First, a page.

Book Reviews

The Ballad Of Buttery Cake Ass by Aug Stone

What Da Cover Says: Two music obsessives embark on a hilarious quest to track down Buttery Cake Ass’ Live In Hungaria, an album as legendary as it is obscure. Their pursuit of one of the greatest bands ever unknown takes them down many a bizarre path teeming with grand ideas and grander egos in this ode to record shopping and what it’s like to be in your first band.

What I Says: Right kids, gather round and listen to this story of the insane apocalyptic life your parents lived when they was young, in the days before the Internet, when a mate tells you about this cool band they’ve heard and you actually have to leave the house and travel around record stores trying to find a copy, this was all the more stressful if the band was slightly unknown. These days the only things you have to worry about is if your phone has enough charge left in it to open Spotify and your abnormally large thumbs have enough energy to type the band’s name (as I type this I realise you can probably use some kind of fancy voice command to save having to type, whatever!). This book is a celebration of that great hunt us oldies went on as kids, I remember looking for albums by Scarfo, Tribute to nothing and Sick of it all and getting blank looks in many stores and then when I found it taking it home and hoping I would like it as all I had to go on was a tiny write up in NME or Kerrang!

If you haven’t heard of Aug Stone before then I highly recommend looking up Young Southpaw on YouTube, it will give you an idea of the tempo you need to read this book and an understanding how the wild tangents work. Next I recommend googling Buttery Cake Ass, you’ll get some tasty results for sure.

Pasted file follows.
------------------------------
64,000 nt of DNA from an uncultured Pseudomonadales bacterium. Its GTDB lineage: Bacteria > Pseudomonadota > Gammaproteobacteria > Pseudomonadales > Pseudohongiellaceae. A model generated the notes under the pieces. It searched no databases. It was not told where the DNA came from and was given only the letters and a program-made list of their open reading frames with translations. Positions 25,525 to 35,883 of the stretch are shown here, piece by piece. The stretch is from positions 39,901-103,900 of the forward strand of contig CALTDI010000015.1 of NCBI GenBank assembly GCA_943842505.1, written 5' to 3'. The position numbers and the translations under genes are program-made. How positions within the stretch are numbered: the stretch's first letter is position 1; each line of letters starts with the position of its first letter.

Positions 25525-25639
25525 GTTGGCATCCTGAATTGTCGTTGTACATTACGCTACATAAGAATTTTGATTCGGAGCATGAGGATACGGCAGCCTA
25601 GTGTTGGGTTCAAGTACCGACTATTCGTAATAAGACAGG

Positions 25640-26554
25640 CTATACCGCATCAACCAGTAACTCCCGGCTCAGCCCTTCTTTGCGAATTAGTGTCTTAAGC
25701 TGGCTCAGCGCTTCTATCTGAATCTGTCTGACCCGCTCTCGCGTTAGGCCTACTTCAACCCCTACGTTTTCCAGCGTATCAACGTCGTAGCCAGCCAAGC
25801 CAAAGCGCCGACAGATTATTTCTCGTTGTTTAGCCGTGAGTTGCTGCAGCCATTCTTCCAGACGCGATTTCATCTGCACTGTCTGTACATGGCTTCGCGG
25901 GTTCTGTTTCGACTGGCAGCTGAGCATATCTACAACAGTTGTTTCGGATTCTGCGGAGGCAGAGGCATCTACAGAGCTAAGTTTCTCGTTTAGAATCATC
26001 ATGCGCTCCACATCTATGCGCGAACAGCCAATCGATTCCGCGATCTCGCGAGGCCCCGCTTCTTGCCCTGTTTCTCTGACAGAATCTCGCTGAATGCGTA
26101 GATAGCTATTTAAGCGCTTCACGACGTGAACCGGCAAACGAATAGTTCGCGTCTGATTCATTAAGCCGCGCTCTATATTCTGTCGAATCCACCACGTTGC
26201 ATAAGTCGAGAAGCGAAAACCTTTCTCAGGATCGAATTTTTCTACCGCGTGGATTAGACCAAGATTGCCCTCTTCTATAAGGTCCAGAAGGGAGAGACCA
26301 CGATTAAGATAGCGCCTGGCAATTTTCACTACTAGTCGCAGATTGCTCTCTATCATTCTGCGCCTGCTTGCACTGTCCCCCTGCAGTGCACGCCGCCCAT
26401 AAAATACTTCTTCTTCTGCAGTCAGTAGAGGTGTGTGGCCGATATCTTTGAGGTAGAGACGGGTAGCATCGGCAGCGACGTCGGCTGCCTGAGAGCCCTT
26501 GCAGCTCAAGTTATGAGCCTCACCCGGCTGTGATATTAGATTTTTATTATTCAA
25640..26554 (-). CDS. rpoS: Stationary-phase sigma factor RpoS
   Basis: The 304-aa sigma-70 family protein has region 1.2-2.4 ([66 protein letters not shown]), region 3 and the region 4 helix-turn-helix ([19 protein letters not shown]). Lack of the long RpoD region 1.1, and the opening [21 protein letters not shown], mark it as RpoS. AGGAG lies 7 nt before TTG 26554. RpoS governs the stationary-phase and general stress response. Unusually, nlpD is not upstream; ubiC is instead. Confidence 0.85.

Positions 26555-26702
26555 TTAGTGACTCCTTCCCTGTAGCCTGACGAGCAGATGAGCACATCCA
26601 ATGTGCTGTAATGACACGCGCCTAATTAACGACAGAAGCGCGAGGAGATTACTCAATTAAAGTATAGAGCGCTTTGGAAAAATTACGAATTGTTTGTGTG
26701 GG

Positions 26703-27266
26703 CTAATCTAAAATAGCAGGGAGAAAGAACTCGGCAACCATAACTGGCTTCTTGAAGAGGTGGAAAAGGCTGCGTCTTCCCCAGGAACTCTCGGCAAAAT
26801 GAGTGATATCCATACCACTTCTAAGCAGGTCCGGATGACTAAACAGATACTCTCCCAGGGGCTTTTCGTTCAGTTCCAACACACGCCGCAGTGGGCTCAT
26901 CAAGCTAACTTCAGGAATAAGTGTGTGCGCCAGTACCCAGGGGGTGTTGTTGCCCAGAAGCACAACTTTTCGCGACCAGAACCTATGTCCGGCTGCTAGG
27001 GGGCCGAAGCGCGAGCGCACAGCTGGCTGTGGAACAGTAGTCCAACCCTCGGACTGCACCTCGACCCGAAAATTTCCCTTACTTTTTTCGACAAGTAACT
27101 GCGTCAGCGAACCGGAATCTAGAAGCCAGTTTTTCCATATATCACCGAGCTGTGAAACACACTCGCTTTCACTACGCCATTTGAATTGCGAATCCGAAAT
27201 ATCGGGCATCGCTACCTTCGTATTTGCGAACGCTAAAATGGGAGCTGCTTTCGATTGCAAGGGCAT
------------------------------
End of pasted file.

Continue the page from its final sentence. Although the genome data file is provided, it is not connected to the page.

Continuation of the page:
So for the actual review…this is one hell of a fun trip, Aug has written a fantastic musical documentary which is somehow full of auditory sensations, I’m not sure I’ve ever experienced anything quite like this; when the band play live the writing matches the tempo and I felt I was there, I could hear the music and see the lights, the band were suddenly with me…and then it ended and I have no recollection of what I had heard. I suspect these pages have been coated in something. We have two sides to this story, Aug and Trig going around the record shops looking for records by this mysterious band they had never heard of and as they interview somebody with a connection to the band the story seamlessly cuts away to the band and you gradually start to see their life play out. It was interesting reading about Buttery Cake Ass, how they formed, settled on a name and gradually found their sound, there is a lot of discussion about the band’s influences and I found this affected the playlist on my commute to work. I don’t know if it was intentional or coincidence but I spotted the odd musical link now and then, my favourite was the character called Brouce, the way I read this made me sing that line in the ELO song Don’t Bring Me Down.

This is a great book, loads of fun and an amazing amount of effort put into creating this, including a discography of all materials by the band members…I think what this now needs is to be made into a movie and for Band T-shirts to be available, man! I’d love one of them. If you’re old enough to remember that hunt for a record, or are a young historian investigating life from the 80’s then pick up this book, with a name like The Ballad of Buttery Cake Ass you know you’ll not be disappointed.

Many thanks to the author for sending me a copy of this book.


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